Scuttling stuff-up in league of its own
THE State Government has been unable to say how much taxpayers will be left out of pocket for the sinking of ex-HMAS Tobruk after last month's attempt left it on its side, raising concerns with local dive operators.
The ship was scuttled on June 29 off Bundaberg and Hervey Bay in a bid to boost tourism and join Queensland's artificial reefs.
However, it is understood that during the sinking, which has been labelled "a complete disaster", the starboard side filled up with water too quickly and could not be corrected before rolling.
Maritime and disposals specialist Birdon was awarded the contract for the scuttling. However, it referred questions to the Department of Environment and Science.
About $3.41 million has been invested in the project by the Government so far.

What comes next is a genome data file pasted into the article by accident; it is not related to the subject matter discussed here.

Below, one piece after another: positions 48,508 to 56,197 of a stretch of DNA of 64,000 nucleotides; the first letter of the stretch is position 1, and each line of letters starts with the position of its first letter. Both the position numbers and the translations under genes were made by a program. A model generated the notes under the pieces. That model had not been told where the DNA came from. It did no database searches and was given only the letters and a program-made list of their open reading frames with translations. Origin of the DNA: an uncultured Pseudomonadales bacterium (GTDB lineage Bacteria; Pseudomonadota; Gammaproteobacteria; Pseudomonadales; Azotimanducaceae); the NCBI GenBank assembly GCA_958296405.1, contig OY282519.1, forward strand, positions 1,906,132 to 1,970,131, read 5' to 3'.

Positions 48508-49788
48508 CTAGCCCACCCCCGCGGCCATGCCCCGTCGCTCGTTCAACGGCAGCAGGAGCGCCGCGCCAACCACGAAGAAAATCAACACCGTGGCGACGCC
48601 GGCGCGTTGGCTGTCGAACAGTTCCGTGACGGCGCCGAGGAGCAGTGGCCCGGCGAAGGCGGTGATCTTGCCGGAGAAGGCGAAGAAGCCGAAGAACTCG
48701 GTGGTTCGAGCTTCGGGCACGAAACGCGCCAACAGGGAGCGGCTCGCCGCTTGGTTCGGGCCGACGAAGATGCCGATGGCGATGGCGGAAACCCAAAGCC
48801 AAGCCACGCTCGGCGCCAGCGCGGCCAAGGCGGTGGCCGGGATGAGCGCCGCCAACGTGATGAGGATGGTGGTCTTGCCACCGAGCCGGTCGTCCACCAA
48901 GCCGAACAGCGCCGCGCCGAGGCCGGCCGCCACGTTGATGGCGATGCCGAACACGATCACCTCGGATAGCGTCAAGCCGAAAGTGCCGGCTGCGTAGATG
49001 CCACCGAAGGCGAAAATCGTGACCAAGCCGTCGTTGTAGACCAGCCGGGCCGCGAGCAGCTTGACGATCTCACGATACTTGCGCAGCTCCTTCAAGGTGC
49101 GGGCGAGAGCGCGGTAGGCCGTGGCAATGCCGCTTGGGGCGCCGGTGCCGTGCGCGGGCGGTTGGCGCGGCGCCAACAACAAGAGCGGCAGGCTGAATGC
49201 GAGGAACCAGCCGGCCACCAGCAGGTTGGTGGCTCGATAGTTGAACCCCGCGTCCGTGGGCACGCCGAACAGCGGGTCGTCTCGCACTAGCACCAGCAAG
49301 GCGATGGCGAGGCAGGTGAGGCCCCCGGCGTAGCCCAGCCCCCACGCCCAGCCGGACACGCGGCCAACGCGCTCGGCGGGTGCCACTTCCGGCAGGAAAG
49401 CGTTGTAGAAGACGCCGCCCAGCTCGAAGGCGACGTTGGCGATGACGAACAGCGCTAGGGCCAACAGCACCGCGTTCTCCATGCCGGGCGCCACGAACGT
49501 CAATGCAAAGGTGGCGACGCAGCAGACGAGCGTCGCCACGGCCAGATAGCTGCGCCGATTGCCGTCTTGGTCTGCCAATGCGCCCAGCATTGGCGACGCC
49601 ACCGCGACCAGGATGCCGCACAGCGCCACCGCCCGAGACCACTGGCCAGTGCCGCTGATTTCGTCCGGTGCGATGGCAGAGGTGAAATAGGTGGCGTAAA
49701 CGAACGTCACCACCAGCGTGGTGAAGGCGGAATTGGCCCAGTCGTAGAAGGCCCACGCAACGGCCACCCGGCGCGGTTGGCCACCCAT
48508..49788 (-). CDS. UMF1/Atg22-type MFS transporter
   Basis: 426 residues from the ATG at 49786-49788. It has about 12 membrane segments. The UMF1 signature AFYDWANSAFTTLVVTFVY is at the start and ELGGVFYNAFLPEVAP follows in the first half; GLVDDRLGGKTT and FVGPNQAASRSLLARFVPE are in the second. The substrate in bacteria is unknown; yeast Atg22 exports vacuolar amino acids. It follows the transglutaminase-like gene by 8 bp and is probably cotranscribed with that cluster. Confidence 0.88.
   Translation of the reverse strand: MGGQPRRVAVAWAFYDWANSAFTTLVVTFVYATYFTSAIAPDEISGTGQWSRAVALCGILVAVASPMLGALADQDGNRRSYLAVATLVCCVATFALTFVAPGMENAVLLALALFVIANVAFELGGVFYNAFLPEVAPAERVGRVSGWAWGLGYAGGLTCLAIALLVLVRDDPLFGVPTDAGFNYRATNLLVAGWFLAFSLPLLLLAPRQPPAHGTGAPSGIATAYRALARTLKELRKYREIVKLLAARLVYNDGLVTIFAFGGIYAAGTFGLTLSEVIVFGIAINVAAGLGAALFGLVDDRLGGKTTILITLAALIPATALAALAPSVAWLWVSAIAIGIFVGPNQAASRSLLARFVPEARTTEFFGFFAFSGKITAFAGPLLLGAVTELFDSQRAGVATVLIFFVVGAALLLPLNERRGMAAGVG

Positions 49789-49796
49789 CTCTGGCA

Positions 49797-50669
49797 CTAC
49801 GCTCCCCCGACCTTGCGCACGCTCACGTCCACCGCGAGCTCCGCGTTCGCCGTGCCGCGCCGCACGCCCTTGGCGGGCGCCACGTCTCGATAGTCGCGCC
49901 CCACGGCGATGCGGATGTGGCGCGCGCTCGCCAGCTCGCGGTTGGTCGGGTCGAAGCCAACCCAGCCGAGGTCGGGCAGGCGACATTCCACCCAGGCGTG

Lady Musgrave Experience owner Brett Lakey, who has one of four exclusive permits to dive the site, said the landing was not what was promised.
"It's certainly not what anyone wanted (laying on its side)," he said. "They have to move fast - the longer it stays, it gets settled in the sand."
Mr Lakey, who has been in the diving industry for more than 20 years, said 200 tonnes of sand was placed in the ship's ballast to help it sink straight down.
"I know (Queensland Parks and Wildlife Service) are … working with every option to see whether they will right it or leave it on its side.
"The perception has been that it's been a bit of a stuff-up. It certainly limits and restricts any penetrations. If we don't think it could work we could hand back permits."
At the time, Environment Minister Leeanne Enoch said the scuttling was an exciting achievement for the Government. However, Mr Bennett questioned why the Government claimed it was a success when it was a "complete disaster".
He said taxpayers' money had been well spent for a bad result.
Bundaberg Aqua Scuba's Julian Negri said while in a perfect world the ship would have landed on its hull, many ship wrecks around the world were on their sides.